Why Were We So Quick on Canning Bobby

for something that now looks like a nit, especially in contrast to foibles of Hollywood legends, political leaders, and Baylor coaches.

I’m still struggling with killing the golden goose so that we can lay a perpetual egg.

All the geniuses said because the University would’ve been sued. Because he lied to Jeffy — can’t lie to your boss. Because he had an affair on his wife. Because he was immoral. Because he was mean to Cotton Bowl people. Because football wasn’t fun anymore. Because Bobby can’t recruit and was about to run out of talent. Because Bobby never has a good defense. Because John L. will do just fine as an interim. Because of…wait for it…INTEGRITY.

Gag. Said it then and I’ll say it now: Firing Bobby was the single biggest mistake the football program ever made. Revealing on many different levels, but mostly a lack of our board and administration’s ability to recognize that without a transcendent coach (and Bobby was that), we are a college-football bottom feeder.

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Just don’t see how people can’t grasp this.

He was fired for one reason. He gave a job to his mistress. A job for which she was probably not the best qualified candidate.

None of the other stuff, no matter how morally egregious, was the reason. There was no choice but to fire him. There are Federal laws in place for that kind of stuff.


Don’t I recall the AD at the time having gone to his house and provided him a revised contract with lower comp reflecting the incident?

Seems that was the approach until Bobby refuses to sign?

Seems I heard that somewhere.

If true, had Bobby agreed I wonder if he still would have been coaching?


Not true on why he was fired. He was fired over the image/look the incident brought to the university. If there was any federal crime/issue that would have been an issue that carried with him. As it was, he was immediately hired at Louisville with no issues and continued to be a good football coach. Pure image/pr nightmare that the AR leadership didn’t want to stomach.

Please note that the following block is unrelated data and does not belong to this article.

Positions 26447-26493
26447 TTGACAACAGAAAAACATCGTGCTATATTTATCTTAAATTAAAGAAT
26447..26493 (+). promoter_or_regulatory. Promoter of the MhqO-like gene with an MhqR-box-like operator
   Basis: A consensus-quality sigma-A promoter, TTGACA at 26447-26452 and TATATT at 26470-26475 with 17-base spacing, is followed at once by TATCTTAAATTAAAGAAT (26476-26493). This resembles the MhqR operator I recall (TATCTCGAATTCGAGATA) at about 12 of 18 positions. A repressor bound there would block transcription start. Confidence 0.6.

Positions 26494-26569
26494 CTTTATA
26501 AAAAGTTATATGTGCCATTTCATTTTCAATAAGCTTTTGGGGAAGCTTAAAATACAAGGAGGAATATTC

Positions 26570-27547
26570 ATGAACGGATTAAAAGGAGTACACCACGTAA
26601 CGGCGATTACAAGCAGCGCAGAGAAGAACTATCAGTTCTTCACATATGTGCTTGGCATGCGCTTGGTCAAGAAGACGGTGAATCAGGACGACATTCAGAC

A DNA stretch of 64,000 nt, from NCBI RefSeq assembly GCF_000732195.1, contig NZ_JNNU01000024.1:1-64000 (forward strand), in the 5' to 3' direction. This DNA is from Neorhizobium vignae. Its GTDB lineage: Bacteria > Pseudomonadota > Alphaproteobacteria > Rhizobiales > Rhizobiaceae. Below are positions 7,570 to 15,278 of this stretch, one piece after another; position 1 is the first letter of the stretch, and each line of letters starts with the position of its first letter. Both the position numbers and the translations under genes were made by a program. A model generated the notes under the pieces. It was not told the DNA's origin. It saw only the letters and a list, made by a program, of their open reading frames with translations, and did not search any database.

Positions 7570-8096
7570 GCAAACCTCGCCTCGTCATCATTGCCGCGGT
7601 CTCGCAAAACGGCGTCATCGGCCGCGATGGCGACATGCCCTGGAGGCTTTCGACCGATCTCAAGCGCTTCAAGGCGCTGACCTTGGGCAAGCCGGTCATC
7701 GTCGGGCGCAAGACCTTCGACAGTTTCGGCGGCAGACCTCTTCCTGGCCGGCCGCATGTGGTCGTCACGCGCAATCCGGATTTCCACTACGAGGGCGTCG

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Yep… exposed the University to unfair hiring practices and the potential legal fall out. Also lied to his boss. Not too many of us will get away with lying to our boss and keeping our job.

He was not hired immediately at Louisville. He was out of coaching for a year and then hired by Western Kentucky for a year before being rehired by his buddy Jurich at Louisville.

True. I just looked over his resume as well because that seemed incorrect. Thanks for the correction.

If there was any “LEGAL” consequences for what BP did, firing him did not resolve or eliminate any liability for the UA… they have never been sued, but firing him is not the reason.

The only thing people want is a great coach, recruiter, x and o guy, player developer, and be able to walk on water and raise the dead. Are those things so much to ask?

I thought he was fired because he gave a press conference, looked the camera in the eye
so to speak, and flat out LIED. Plus all the other underlying factors that were adding up. I don’t think
any of our Insiders will want to rehash this, seems to always come up for some reason. How long
has it been now? :upside_down_face:

I maybe wrong, but I remember something about one of the individuals passed over taking legal action. Don’t know what happened, but I remember seeing something mentioned about it.

In 2012 following the Rutgers loss coupled with the ULM loss earlier in the season, I went on an intoxicated rant on the old board. My message was taking the moral high ground with CBMFP VS winning felt so good. I predicted then, which still holds true today, that canning Petrino set back the program for the next decade if not longer.

I’m no angel, and will admit I’ve initially lied to a boss a couple of times in my career to cover my ass on trivial mistakes. I also have made some HUGE mistakes in my career that could have relegated me to the dustbin of history, but I chose to fully own those mistakes. I’m not sure if CBMFP at the end chose to own his huge mistake or not, but I’m a firm believer in giving someone another chance.

Here we are in 2019, where I now view this decade of Hog football as a lost decade. I went to every home game as a kid and ultimately a freshman in college starting with Hogs VS Horns in LR in 1991. I thought the 1990’s decade of Hog football was bad. This now is even worse.

When a very talented employee makes a HUGE mistake, just remember he/she is human. As long as that person can own that mistake, I feel that person is deserving of another chance to redeem themself.

This is my first post about BMFP that I’ve made since my 2012 post Rutgers intoxicated rant. I’ve moved on, but winning with him sure felt like jumping into a bed with freshly made clean sheets.